2/3 cup malted milk powder
1/3 cup sugar
1/3 cup cornstarch
1/8 tsp. salt
4 cups 1% or 2% milk
1/3 cup semisweet chocolate chips
1 tsp vanilla extract
(Optional, but recommended) Whoppers (or Malteasers, depending on what part of the world you live in) to use as garnish

Combine first 4 ingredients in a medium, heavy saucepan, stirring well with a whisk. Add the milk to the sugar mixture, one cup at a time, stirring well with the whisk after each addition to get the lumps out. Place the pan over medium heat and bring it to a boil. Once the milk starts getting hot, be careful to stir-use the whisk to make sure the milk isn't scorching to the bottom of the pan. Bring the milk mixture to a boil. Turn the heat down a little, but keep it bubbling for a minute or two, until it thickens up (keep stirring!). Remove the pudding from the heat. Add the chocolate chips and stir until they melt and blend into the pudding. Taste. Burn tongue. Taste again. Stir in the vanilla. BIG taste.

Serving Suggestions
At this point, you can just stand there at the stove and keep "tasting" until you've eaten most of it, after which you remember that maybe someone else would like some. What's left can be served hot, if you like hot pudding. Tell everyone that it's a pity that it's such a small batch, and that next time, clearly, you need to double the recipe.

If you like cold pudding, pour the pudding mixture into a bowl and cover it with plastic wrap. Actually place the plastic wrap right on the surface of the pudding. This prevents a "skin" from forming as it chills. When you're ready, serve it up with a couple of smashed Whoppers (Malteasers) sprinkled on top of each serving. Supplement with additional pilfered Whoppers on the side as desired. Serves 6, if you're good and don't eat it at the stove like I do.

Sunday, August 12, 2007

Being Nathan's Mom

Being Nathan's mom wasn't easy this weekend. In spite of the fact that Simon finished painting his room...And he now has sandstone arches on his wall a la southern Utah...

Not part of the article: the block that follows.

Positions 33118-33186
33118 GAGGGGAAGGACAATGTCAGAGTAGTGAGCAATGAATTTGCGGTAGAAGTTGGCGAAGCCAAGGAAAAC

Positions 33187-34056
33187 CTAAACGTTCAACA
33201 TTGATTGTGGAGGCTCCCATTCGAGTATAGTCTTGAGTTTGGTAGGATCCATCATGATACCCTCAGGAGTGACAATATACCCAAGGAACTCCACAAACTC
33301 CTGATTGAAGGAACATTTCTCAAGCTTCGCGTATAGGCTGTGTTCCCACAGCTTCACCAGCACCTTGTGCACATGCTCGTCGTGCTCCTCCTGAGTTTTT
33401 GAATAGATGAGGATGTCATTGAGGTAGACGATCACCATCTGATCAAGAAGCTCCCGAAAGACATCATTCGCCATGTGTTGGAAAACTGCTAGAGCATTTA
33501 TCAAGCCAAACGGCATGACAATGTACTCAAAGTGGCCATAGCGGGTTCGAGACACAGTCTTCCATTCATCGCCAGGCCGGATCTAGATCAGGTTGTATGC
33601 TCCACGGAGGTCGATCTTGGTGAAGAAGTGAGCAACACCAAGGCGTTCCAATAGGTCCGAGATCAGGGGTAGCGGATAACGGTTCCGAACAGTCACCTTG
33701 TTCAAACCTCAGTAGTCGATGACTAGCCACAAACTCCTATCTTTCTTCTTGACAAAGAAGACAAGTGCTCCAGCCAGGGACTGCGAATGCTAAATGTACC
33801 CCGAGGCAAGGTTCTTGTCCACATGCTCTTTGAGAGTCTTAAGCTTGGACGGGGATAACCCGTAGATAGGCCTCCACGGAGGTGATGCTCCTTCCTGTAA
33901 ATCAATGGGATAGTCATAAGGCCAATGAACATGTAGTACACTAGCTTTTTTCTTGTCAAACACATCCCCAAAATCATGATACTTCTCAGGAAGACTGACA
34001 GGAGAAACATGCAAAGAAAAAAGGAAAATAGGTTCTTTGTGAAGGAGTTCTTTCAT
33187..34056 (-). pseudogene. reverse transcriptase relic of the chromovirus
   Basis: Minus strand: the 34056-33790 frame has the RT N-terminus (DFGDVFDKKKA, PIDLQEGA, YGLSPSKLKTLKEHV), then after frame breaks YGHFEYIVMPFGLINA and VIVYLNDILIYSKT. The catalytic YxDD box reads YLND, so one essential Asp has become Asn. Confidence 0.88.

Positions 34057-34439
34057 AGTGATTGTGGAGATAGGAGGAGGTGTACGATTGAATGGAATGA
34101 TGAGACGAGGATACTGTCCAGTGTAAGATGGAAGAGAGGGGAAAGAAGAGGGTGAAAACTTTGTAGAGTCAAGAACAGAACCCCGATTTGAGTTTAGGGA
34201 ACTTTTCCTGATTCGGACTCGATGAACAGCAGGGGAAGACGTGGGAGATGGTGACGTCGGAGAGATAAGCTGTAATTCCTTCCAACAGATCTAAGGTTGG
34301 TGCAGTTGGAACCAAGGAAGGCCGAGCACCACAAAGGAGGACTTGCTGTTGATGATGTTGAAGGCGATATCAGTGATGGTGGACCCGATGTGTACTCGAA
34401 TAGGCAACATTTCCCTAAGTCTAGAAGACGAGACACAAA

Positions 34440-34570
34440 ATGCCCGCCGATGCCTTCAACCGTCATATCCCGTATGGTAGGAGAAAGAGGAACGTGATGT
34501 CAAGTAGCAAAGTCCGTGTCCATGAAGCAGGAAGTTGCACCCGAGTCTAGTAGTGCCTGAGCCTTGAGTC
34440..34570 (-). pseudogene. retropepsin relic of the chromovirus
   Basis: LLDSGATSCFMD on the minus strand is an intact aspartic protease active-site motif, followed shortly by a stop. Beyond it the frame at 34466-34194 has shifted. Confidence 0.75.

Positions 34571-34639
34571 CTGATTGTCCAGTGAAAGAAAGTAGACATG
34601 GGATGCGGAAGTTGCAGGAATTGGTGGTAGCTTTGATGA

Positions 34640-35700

...still, the boy was, well...crabby. Swathed in an old tablecloth and armed with a plastic saber, Nathan battled adult oppression all weekend.

Maybe he just needs a haircut. That took quite a bit if fight out of Sampson, after all. I need to get that taken care of before I go to Wisconsin next week, or my mother will see to it for me.

Things got particularly tricky at dessert time. I had made chocolate malt pudding; I guess Nate appeared in the kitchen demanding some and was told by Si that he couldn't have any unless he asked politely. Typical small child, he only heard the "can't have any" part and went away wailing. He came to find me in another room and sat for awhile, looking mutinous. Then he buckled on his sword with great determination and muttered,"We're going to settle this once and for all." He strode back to the kitchen, looking so dangerous that I followed him to see what he was up to. He drew arms and shouted, "Dad, I'm going to give you ONE MORE CHANCE! Are you going to give me the pudding or not!?" "Nathan, as I said, you can have pudding if you ask for it politely." "Oh. Well, can I please have some pudding?" "Yes, now you may." He was completely deflated.

Friday, August 10, 2007


I'm a goddess, did you know? Look out. I can shoot lightning from my eyeballs.